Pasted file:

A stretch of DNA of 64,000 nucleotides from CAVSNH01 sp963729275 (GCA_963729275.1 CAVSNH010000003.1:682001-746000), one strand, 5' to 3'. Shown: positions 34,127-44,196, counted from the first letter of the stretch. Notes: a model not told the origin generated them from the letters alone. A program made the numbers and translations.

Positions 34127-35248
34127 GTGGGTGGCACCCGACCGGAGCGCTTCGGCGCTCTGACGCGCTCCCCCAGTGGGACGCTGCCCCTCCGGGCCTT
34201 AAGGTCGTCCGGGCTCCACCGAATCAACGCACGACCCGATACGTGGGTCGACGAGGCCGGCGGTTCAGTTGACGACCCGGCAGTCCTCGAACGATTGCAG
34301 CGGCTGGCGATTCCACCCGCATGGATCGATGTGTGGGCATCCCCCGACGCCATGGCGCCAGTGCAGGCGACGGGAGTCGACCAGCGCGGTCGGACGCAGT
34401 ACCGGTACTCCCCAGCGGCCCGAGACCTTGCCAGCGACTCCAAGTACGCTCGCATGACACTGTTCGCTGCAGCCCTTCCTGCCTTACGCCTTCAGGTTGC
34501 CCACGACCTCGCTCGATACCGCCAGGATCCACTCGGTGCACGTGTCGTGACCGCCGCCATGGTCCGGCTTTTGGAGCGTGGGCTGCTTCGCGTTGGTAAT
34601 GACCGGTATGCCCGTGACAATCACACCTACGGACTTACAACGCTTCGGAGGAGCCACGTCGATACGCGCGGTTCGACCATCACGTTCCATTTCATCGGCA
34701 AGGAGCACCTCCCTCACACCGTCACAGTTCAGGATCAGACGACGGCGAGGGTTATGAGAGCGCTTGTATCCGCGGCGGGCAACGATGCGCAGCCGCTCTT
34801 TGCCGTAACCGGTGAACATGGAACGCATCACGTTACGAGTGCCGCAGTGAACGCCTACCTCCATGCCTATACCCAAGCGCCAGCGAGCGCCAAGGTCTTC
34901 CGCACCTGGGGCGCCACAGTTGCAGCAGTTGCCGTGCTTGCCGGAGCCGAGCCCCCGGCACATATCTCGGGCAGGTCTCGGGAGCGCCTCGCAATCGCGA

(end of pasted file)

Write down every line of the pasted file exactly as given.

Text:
A stretch of DNA of 64,000 nucleotides from CAVSNH01 sp963729275 (GCA_963729275.1 CAVSNH010000003.1:682001-746000), one strand, 5' to 3'. Shown: positions 34,127-44,196, counted from the first letter of the stretch. Notes: a model not told the origin generated them from the letters alone. A program made the numbers and translations.

Positions 34127-35248
34127 GTGGGTGGCACCCGACCGGAGCGCTTCGGCGCTCTGACGCGCTCCCCCAGTGGGACGCTGCCCCTCCGGGCCTT
34201 AAGGTCGTCCGGGCTCCACCGAATCAACGCACGACCCGATACGTGGGTCGACGAGGCCGGCGGTTCAGTTGACGACCCGGCAGTCCTCGAACGATTGCAG
34301 CGGCTGGCGATTCCACCCGCATGGATCGATGTGTGGGCATCCCCCGACGCCATGGCGCCAGTGCAGGCGACGGGAGTCGACCAGCGCGGTCGGACGCAGT
34401 ACCGGTACTCCCCAGCGGCCCGAGACCTTGCCAGCGACTCCAAGTACGCTCGCATGACACTGTTCGCTGCAGCCCTTCCTGCCTTACGCCTTCAGGTTGC
34501 CCACGACCTCGCTCGATACCGCCAGGATCCACTCGGTGCACGTGTCGTGACCGCCGCCATGGTCCGGCTTTTGGAGCGTGGGCTGCTTCGCGTTGGTAAT
34601 GACCGGTATGCCCGTGACAATCACACCTACGGACTTACAACGCTTCGGAGGAGCCACGTCGATACGCGCGGTTCGACCATCACGTTCCATTTCATCGGCA
34701 AGGAGCACCTCCCTCACACCGTCACAGTTCAGGATCAGACGACGGCGAGGGTTATGAGAGCGCTTGTATCCGCGGCGGGCAACGATGCGCAGCCGCTCTT
34801 TGCCGTAACCGGTGAACATGGAACGCATCACGTTACGAGTGCCGCAGTGAACGCCTACCTCCATGCCTATACCCAAGCGCCAGCGAGCGCCAAGGTCTTC
34901 CGCACCTGGGGCGCCACAGTTGCAGCAGTTGCCGTGCTTGCCGGAGCCGAGCCCCCGGCACATATCTCGGGCAGGTCTCGGGAGCGCCTCGCAATCGCGA